Android Tips Hat To Photographers - Adds Tons Of Camera Features To Android 5.0

Android Tips Hat To Photographers - Adds Tons Of Camera Features To Android 5.0

It's no secret that the majority of the photography and art community tends to lean towards Apple for many of their services. Google is hoping to convert a few of us with the announcement of Android 5.0 L this past weekend. Adding RAW support, full manual controls, and any other features to the camera system might make Android the best option for photographers everywhere.

Over this past weekend, Google held their media announcements to show off the future of their incredibly popular and successful Android OS for smart phones and tablets. New layouts, new features and faster speeds were all the highlights of the new firmware upgrade coming, but perhaps the most impressive announcement was when they showed the power of the upcoming camera controls and features.

DNG Support

Perhaps the largest announcement was the support for DNG files out of the box. This means that Android camera apps will be able to create RAW images, along with PNG, JPEG and other formats for each shot taken. Having DNG files means you can fully take advantage of full RAW support from apps like Lightroom, Photoshop, Adobe Camera Raw and more. By being able to bypass the presets of noise reduction and white balance algorithms, Android systems might be the next king of Instagram, with full control over each image.

Burst Mode

Certainly burst mode isn't entirely new for mobile photographers, but Google is working to make their phones the best at it. This means you will no longer be limited to software, and could potentially reach burst speeds over 30 FPS. That's a huge upgrade from the standard slow and clunky system currently in place.

Full Manual Controls

Another exciting announcement is their eagerness to embrace full manual controls for your camera system. The new API set to be in place will let you take control over -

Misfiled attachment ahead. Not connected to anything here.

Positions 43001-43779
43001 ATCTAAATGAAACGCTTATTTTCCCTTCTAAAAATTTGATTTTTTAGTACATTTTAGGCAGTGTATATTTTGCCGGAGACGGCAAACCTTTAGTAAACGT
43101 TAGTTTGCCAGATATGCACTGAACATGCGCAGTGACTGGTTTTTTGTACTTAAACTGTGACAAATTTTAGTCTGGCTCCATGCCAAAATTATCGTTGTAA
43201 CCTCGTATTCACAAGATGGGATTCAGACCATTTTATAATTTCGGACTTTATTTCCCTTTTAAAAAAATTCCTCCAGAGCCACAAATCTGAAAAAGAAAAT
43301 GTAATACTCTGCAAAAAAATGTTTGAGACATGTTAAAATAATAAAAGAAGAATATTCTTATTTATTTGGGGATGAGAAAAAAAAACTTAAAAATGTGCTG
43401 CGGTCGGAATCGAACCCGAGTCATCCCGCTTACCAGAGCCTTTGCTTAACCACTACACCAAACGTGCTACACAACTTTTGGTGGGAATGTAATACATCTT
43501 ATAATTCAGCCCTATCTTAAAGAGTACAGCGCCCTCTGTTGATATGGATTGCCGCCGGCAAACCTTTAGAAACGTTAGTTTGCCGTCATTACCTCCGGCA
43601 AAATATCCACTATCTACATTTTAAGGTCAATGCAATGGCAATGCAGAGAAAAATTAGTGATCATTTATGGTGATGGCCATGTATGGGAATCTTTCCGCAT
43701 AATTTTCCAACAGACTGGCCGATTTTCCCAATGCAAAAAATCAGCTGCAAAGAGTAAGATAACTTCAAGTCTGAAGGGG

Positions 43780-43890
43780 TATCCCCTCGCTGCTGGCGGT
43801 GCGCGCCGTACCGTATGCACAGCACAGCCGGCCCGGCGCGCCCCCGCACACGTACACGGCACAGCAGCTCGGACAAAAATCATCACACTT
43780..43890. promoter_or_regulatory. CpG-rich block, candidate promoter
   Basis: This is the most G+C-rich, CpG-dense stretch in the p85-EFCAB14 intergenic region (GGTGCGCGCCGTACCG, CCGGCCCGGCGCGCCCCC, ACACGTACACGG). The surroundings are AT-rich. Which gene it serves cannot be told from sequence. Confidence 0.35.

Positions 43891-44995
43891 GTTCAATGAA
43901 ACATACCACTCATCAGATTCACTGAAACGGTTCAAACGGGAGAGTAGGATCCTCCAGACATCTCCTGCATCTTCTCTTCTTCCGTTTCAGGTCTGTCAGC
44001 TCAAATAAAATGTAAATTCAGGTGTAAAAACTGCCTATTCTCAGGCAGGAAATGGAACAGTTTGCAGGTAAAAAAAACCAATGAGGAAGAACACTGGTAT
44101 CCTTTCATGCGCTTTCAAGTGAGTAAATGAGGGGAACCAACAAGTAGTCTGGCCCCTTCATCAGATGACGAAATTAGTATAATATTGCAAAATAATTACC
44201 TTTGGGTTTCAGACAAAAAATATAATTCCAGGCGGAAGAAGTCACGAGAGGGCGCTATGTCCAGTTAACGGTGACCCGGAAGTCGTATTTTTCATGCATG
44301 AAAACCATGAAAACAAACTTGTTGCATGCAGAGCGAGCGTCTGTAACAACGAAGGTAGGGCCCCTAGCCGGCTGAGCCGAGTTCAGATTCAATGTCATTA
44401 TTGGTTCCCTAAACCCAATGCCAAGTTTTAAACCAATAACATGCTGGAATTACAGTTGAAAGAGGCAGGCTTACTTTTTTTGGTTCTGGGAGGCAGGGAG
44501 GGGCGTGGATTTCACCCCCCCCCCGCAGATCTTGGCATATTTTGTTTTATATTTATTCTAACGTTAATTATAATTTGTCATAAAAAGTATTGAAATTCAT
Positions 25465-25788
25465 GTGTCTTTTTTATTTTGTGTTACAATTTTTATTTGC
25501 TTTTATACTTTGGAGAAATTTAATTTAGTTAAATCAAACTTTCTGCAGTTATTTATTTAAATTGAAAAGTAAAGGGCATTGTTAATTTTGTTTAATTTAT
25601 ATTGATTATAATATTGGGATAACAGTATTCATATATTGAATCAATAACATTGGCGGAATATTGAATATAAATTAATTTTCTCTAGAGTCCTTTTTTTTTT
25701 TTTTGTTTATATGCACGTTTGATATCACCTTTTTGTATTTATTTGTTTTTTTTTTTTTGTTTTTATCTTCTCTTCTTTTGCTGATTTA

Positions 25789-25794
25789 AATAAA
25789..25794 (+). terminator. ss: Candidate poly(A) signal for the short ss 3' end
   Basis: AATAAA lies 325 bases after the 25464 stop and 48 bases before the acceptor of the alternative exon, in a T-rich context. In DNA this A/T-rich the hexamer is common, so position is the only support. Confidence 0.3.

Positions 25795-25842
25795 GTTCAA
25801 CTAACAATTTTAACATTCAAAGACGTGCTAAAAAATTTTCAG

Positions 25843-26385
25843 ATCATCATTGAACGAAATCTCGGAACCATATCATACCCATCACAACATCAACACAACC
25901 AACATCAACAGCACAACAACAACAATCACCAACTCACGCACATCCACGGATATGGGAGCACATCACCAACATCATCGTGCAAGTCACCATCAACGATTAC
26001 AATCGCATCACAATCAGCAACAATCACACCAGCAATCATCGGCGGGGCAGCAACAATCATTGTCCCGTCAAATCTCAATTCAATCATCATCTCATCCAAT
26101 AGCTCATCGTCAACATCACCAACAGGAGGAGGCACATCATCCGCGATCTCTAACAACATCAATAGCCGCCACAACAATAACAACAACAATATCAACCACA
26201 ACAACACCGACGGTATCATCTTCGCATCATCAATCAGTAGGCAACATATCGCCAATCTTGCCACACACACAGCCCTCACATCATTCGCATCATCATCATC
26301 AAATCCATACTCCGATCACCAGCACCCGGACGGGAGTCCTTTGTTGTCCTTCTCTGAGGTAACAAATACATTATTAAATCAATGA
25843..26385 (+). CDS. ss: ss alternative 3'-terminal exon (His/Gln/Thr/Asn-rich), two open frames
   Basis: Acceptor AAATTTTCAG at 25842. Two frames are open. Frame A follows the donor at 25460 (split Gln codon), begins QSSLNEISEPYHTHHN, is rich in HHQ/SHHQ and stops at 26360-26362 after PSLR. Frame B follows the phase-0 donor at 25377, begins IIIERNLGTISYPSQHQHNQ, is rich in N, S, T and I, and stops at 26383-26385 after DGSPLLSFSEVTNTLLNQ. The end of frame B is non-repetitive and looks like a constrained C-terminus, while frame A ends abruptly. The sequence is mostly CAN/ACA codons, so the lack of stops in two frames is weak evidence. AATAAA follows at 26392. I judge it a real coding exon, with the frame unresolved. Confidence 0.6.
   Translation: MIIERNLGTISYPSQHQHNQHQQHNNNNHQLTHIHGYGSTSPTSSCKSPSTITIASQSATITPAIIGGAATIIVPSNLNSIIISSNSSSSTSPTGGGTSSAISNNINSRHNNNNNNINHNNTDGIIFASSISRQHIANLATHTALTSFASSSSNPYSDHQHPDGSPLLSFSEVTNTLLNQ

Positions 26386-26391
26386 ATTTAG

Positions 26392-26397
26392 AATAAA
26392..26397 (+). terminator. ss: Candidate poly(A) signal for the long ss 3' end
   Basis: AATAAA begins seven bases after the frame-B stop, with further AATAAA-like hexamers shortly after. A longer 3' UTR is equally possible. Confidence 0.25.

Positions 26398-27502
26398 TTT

• Exposure (duration)
  • Exposure Compensation
  • ISO
  • Manual/AutoFocus
  • ​Flash Trigger
  • Auto Modes (Auto-Exposure / Auto White Balance / Auto Focus)
  • Auto Exposure Lock / White Balance Lock
  • Video Stabilization
  • Metering
  • ToneMapping
  • ​& More


With how the Android system is made, there is no real timeline on when these tools will be taken advantage of. But with Android releasing this API systems over this weekend, you can expect that developers are already working diligently to create the next favorite camera app for your Android devices.

Posted In: 
Log in or register to post comments


Spy Black's picture

This is so overdue on both iOS and Android.

Matt Owen's picture

One step closer to me being able to say "I don't hate the camera in my phone."

Jason Weiss's picture

Even Samsung's ad for the Galaxy 5 says "The Galaxy S5 is a camera that..." This is an inevitable step, with some exciting potential.

Chris Blair's picture

Good job Android...not enough to make me switch, but competition is great for everyone.

Zach Sutton's picture

I actually have a Galaxy S5 and I absolutely love the camera on it. 16MP, with a lot of sharpness....much better than anything I've seen on a iPhone. Adding RAW capabilities to it is only going to make it a monster.

Chris Blair's picture

Sorry Zach, I should have mentioned that I am using the Iphone purely out of laziness to change and loose a digital plan that I probably don't even need. I don’t doubt that there are much better phones out there and it seems Android is really stepping up its photography game. This will hopefully force Apple to improve its cameras too.

Anthony Tripoli's picture

Apple will follow in these foot steps, and then one up it somehow. That's how these things go. As cool as this is, I will most likely stick to my iPhone, because it just keeps everything fluid for me when everything else in my workflow/life is Apple already.

Glad to see Android will be offering RAW support, like my Lumia 1020 can do. Hopefully this puts pressure on Apple to follow suit as well.

Steven Lear's picture

Finally, RAW support; now I might actually use the damn camera on my phone!